Fred Kofman has drawn distinctions between individual and social holons, and between them and what he calls heaps and artifacts. While all of these entities are important to our understanding of holarchy, and existence in general, I find his definitions of them inadequate in some respects. I have offered here alternative definitions, and have used these definitions both to reclassify these types of existence, and show how all are very closely related to each other. Individual holons can be distinguished from social holons by their ability to reproduce, exist autonomously, and preserve the properties of their component holons. Though social holons can't reproduce themselves, they can create other social holons, known as artifacts. Heaps are collections of individual holons which, because of their uniform composition and/or weak interactions, do not possess emergent properties not found in their individual members.
I believe we can regard individual and social holons, heaps and artifacts as existing on a spectrum, determined by the strength of interactions between them. Individual holons are at one end of this spectrum, heaps at the other, and social holons between them. Evolution of the holarchy proceeds from heap to social holon to individual holon, which then creates (or may create) new heaps and social holons on the next level of existence. This process is driven by both reproduction of individual holons, and the creation of artifacts by social holons.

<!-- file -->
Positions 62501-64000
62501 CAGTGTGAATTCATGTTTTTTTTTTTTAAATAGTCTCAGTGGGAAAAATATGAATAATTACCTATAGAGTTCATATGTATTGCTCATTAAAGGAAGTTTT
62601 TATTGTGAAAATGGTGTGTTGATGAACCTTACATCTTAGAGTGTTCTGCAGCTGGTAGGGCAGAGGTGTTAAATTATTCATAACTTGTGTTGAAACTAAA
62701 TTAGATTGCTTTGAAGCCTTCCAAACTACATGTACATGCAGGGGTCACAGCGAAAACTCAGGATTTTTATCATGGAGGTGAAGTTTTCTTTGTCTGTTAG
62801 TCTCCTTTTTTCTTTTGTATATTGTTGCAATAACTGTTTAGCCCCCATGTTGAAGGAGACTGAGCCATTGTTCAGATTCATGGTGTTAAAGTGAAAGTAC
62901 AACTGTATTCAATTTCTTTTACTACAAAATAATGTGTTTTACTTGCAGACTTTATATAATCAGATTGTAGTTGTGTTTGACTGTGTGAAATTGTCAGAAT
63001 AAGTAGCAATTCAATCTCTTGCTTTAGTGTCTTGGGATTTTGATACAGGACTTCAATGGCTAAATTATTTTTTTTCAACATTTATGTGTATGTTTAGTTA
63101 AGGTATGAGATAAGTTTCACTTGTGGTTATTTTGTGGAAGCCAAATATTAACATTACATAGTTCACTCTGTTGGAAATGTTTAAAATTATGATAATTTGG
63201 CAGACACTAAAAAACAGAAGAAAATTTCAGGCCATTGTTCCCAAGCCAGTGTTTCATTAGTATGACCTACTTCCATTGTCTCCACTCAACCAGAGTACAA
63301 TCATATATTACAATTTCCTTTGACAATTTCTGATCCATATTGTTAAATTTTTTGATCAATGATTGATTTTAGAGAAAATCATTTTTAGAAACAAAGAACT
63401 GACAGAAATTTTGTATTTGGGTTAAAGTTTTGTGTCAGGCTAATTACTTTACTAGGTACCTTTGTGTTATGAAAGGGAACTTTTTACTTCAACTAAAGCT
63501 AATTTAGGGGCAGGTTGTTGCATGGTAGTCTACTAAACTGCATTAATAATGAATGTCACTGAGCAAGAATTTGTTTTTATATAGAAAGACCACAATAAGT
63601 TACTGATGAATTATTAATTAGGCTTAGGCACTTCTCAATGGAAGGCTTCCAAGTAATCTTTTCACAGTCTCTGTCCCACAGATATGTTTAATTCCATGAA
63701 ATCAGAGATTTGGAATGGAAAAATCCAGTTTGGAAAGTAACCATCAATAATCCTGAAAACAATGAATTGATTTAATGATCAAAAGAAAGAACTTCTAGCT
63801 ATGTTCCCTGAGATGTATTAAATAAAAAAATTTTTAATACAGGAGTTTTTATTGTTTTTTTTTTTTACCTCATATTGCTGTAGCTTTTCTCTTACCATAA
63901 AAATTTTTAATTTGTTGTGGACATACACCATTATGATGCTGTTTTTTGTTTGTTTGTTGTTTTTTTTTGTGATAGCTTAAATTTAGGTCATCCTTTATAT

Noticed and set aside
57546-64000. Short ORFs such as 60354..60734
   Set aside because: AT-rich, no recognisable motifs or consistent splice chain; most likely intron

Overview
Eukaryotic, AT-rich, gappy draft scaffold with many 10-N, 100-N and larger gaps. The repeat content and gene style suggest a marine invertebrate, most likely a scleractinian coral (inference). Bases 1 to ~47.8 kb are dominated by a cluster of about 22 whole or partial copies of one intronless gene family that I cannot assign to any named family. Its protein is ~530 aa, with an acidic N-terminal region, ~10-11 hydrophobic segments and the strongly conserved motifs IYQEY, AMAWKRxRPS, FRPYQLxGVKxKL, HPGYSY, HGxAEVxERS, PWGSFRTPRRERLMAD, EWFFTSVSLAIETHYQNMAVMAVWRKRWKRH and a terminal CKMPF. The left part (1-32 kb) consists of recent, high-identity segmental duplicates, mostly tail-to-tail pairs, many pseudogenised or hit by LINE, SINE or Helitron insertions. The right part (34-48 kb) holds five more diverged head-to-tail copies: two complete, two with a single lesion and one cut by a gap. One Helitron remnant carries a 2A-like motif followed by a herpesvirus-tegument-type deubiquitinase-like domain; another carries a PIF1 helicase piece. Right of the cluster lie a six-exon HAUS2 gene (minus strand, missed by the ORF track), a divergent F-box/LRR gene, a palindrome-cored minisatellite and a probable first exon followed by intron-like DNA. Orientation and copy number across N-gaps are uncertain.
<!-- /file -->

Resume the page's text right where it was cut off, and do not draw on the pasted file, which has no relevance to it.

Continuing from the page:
Though this response has been quite critical, I don't want to imply that I didn't find a great deal of value in Fred Kofman's article. There are very large areas of agreement between us which I didn't bother to discuss (as with newspapers, it's the bad news that sells). Moreover, he brought to my attention several key ideas that had not occurred to me before, and most important, articulated them in ways that further highlighted the differences between my understanding of the holarchy and the Wilber model, which Kofman obviously adopts more or less wholesale. In this respect, I think he has been clearer in explaining, or developing, some aspects of this model then Ken himself has.
Nevertheless, Kofman's exposition can't obscure, for me, the view that the Wilber model has some significant flaws, including:
I give Ken his due for pointing out the importance of holarchy in our understanding of existence, and for creating a model of it broad enough in scope and accurate enough in details to stimulate both interest in the public and further work by others. But I continue to maintain that this model needs to be revised.
Bloom, H. (2000) Global Brain (NY: John Wiley)
Margulis, L., and D. Sagan (1986) Microcosmos (Berkeley, CA: University of California Press)
Pettersson, M. (1996) Complexity and Evolution (Cambridge: Cambridge University Press)
Wilber, K. (1995) Sex, Ecology, Sprituality (Boston: Shambhala)